7. Wonderful article for teaching kids breathing techniques to calm themselves. I liked the expanding light one. In our kids yoga DVD we do a breathing technique just like your opening and closing technique, just focusing on belly breathing alone can help you fall asleep. Our students love it. We’ve even had a few kids fall asleep in class! Talk about relaxed!

    Danay | September 30th, 2010 | Comment Permalink
  8. My kids are 2,3,4 yrs old. And I do that with them. When they feel stressed they sit down where they are and start meditating… :)

    Victoria | September 30th, 2010 | Comment Permalink
  9. We have both of those Yoga Kid’s DVDs. My son of 4 enjoys them. What I’d really like is a Yoga Practice DVD designed for parents and kids to do together. One that incorporates more traditional poses with modifications etc. for kids. I enjoy squirming on the floor like a caterpillar as much as the next Mom, but it would also be enjoyable for my son to “practice” alongside me. Any thoughts on that Gaiam? Have any such thing?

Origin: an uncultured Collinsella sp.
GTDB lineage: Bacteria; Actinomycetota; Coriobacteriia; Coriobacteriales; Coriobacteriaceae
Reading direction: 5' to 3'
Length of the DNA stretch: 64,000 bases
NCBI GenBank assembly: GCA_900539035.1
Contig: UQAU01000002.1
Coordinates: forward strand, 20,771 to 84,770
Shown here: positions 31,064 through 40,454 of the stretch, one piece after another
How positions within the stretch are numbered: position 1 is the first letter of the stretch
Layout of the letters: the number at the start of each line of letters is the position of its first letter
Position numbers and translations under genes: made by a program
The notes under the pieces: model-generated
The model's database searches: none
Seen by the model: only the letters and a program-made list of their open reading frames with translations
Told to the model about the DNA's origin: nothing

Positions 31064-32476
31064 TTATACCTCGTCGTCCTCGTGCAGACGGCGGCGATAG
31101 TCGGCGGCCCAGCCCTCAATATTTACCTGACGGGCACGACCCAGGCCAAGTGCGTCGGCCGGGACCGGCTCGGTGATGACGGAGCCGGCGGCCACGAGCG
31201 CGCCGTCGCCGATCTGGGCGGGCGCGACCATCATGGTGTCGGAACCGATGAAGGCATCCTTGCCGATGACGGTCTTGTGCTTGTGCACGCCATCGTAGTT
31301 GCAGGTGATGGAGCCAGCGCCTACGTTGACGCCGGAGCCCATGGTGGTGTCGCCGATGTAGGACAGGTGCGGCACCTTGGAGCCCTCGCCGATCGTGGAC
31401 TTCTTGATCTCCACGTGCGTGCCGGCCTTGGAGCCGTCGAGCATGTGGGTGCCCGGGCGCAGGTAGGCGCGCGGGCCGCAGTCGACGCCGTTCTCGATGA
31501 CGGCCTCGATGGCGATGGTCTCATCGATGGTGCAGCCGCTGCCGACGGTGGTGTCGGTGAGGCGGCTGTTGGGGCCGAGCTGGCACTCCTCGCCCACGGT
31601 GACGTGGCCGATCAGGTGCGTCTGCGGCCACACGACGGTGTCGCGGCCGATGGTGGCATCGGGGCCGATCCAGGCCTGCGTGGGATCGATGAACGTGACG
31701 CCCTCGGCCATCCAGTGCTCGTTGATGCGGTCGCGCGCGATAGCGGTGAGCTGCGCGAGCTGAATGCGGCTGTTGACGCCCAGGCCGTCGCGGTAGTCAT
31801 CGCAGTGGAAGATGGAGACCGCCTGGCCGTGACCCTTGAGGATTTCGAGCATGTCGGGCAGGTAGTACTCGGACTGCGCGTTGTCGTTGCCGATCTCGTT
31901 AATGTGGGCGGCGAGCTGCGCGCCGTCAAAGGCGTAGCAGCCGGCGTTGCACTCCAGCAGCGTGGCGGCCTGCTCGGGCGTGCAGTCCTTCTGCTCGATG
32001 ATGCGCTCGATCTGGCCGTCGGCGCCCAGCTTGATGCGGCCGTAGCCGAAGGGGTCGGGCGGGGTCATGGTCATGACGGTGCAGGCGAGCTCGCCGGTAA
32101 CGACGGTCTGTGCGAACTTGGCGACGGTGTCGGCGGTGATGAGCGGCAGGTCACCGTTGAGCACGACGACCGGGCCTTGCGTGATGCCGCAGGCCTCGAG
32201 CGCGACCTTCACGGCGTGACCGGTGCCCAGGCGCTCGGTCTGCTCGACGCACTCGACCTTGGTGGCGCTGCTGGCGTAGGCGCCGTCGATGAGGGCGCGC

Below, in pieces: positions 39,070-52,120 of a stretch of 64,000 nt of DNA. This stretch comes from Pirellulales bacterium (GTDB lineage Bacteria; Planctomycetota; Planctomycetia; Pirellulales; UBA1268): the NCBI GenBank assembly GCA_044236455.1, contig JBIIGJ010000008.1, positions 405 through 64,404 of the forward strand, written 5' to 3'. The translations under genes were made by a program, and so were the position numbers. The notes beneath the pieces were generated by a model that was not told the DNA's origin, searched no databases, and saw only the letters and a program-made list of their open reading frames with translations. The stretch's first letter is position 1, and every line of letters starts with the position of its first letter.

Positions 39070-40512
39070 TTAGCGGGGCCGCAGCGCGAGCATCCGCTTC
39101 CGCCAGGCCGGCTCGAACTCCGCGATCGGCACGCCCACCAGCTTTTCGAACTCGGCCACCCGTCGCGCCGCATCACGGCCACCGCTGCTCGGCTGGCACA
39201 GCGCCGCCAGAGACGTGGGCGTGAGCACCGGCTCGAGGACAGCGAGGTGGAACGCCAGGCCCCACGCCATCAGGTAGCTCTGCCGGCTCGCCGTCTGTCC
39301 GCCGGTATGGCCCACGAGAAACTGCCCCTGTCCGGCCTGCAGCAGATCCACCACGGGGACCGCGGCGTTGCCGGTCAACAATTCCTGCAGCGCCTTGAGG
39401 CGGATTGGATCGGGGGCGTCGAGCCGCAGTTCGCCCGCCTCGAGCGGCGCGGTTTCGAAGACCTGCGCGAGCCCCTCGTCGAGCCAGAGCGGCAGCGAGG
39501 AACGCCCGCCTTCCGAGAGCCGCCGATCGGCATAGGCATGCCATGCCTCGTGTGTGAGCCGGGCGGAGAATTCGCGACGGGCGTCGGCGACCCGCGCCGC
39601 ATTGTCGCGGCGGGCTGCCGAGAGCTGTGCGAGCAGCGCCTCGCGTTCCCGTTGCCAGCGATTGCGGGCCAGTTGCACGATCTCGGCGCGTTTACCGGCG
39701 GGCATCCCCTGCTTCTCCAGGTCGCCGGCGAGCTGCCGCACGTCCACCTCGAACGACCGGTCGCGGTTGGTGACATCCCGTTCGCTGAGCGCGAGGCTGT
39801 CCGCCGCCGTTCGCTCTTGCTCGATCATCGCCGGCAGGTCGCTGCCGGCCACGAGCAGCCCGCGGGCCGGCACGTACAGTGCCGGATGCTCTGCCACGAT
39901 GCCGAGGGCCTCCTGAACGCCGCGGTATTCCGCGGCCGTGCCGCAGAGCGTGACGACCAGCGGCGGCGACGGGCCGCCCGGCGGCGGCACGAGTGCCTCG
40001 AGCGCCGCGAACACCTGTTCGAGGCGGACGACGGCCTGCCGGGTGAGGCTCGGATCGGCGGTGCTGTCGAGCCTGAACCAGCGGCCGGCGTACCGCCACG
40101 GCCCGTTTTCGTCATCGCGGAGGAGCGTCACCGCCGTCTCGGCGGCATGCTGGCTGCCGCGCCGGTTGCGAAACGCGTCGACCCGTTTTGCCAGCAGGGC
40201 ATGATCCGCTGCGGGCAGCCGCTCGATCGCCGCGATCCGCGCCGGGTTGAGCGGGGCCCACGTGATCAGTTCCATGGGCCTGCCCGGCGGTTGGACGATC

Anne | October 1st, 2010 | Comment Permalink
  10. I did find Gaiam’s Family Yoga DVD, we will check try that out.

    I also tried this Yoga Nidra exercise with my son (4) last night, he was having a hard time calming down for bedtime. During the breathing part I breathed & counted aloud with him b/c he’s only just learned to count forward to 40. I could see him responding when I asked him about who he loves and he’d wiggle a finger when we walked through his relaxed body. He fell asleep at the very end which is what I was going for. He woke up in a great mood this morning so I assume he had a restful, peaceful sleep. We will definitely be practicing this again!

    Anne | October 6th, 2010 | Comment Permalink
  11. Thank you so much for your wonderful responses to my post! The world would be so peaceful if we taught all of our children how to manage their stress in this simple accessible way. Have you noticed that when you do this practice with your child YOU also bliss out? Blessings to you all!

    Jill Miller | October 7th, 2010 | Comment Permalink
  12. [...] Gaiam’s Yoga Nidra For Kids [...]